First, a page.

These vessels ascend the neck, one on the right and the other on the left side of the trachea, in company with two important nerves, the vago-sympathetic and the recurrent. On reaching the larynx, they each divide into three vessels - the external carotid, the internal carotid, and the occipital.

1. The External Carotid supplies on each side the external parts of the head. It runs beneath the parotid gland, behind the angle of the jaw, and distributes its branches to the muscles of mastication, the submaxillary and sublingual salivary glands, the tongue, the palate, the pharynx, the lips, the ear, the teeth of the upper and lower jaw, and parts of the eye and membranes of the brain.

2. The Internal Carotid ascends on the outer side of the guttural pouch and enters an opening (Foramen lacerum) at the base of the skull; while on the floor of the cranium it unites by a cross branch with its fellow on the opposite side, and forms with it an arterial circle (Circle of Willis). It sends branches upward into the substance of the brain at different points, and thus ministers to its nourishment. The chief vessels of the brain are: The Anterior Cerebral. Middle Cerebral. Anterior Communicating. Posterior Cerebral. Posterior Communicating. Anterior Cerebellar. Posterior Cerebellar.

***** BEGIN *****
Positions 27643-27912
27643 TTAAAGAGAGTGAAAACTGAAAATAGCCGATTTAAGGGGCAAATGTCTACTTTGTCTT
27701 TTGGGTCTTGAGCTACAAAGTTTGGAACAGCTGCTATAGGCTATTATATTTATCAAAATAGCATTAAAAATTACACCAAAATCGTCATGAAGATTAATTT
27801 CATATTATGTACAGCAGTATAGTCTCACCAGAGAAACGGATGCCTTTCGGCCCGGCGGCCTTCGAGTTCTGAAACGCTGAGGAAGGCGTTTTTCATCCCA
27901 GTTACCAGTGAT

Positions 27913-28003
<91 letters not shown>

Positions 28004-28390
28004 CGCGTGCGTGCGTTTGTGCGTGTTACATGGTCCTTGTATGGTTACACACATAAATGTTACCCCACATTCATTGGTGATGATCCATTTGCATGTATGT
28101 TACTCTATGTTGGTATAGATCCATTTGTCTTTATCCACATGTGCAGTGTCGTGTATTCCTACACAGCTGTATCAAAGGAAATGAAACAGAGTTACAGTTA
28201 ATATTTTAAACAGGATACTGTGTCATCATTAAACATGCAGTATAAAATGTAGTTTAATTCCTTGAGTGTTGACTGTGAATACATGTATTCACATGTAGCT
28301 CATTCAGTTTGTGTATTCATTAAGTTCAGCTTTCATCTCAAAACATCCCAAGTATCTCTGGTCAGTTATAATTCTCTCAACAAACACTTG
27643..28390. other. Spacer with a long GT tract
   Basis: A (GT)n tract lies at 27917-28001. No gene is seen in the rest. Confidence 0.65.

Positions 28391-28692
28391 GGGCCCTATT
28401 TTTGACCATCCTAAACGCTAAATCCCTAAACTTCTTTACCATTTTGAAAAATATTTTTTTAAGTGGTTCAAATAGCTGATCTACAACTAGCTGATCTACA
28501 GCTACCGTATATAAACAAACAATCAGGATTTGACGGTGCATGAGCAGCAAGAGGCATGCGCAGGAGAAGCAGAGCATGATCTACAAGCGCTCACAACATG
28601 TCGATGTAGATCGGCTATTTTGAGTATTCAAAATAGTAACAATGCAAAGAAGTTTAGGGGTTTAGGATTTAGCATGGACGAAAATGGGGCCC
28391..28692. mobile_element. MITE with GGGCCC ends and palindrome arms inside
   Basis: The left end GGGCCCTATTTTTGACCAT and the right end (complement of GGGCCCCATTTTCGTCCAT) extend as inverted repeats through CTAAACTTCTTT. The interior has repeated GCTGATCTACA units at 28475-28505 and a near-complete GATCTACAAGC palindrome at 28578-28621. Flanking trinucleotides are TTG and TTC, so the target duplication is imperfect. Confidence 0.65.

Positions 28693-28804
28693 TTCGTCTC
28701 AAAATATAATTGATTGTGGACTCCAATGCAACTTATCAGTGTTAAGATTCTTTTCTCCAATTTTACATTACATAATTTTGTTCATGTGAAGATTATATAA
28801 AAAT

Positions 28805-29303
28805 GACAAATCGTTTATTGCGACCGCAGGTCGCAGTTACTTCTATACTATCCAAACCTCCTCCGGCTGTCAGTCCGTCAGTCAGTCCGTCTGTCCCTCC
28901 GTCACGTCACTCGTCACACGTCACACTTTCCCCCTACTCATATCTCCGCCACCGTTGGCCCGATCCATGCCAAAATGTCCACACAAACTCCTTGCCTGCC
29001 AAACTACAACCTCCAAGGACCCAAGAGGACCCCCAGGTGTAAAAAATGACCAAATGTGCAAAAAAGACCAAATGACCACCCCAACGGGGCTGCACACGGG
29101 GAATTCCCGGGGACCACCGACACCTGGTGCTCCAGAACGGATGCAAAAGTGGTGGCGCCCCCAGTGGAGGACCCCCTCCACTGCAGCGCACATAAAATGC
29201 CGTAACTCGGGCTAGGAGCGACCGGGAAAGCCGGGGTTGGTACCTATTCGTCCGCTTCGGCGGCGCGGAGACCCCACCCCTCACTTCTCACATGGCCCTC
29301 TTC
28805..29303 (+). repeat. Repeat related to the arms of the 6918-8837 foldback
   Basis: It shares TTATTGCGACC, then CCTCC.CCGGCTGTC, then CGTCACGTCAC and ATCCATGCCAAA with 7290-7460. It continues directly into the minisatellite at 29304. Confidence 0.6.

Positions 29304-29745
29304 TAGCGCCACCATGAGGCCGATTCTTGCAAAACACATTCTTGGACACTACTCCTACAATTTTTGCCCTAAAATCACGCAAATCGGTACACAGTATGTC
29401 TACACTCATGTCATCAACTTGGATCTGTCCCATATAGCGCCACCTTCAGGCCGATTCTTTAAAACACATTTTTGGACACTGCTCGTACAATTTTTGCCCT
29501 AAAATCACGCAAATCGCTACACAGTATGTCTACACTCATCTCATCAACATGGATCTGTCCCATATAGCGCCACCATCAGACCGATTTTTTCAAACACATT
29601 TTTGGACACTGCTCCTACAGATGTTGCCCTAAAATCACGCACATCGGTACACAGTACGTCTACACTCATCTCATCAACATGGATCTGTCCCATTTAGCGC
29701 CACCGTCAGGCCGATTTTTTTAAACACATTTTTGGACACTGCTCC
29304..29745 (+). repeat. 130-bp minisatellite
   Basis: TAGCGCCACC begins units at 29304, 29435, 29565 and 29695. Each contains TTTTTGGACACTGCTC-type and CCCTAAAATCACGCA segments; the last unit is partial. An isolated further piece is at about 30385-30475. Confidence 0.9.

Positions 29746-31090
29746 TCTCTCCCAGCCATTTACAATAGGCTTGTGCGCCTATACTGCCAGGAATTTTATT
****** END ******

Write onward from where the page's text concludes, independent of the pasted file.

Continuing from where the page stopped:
3. Occipital Artery. - This artery, given off by the carotid, is the third division. It passes up to the atlas or first bone of the neck, and after giving off the retrograde, mastoid and occipito-muscular branches to the small muscles of the poll, enters the spinal canal by an opening in the first vertebra, and divides into the cerebro-spinal and occipito-muscular branches. The former on entering the spinal canal divides into two branches, one passing backwards along the spinal cord, and the other, going into the cranium, joins with its fellow on the opposite side to form the basilar.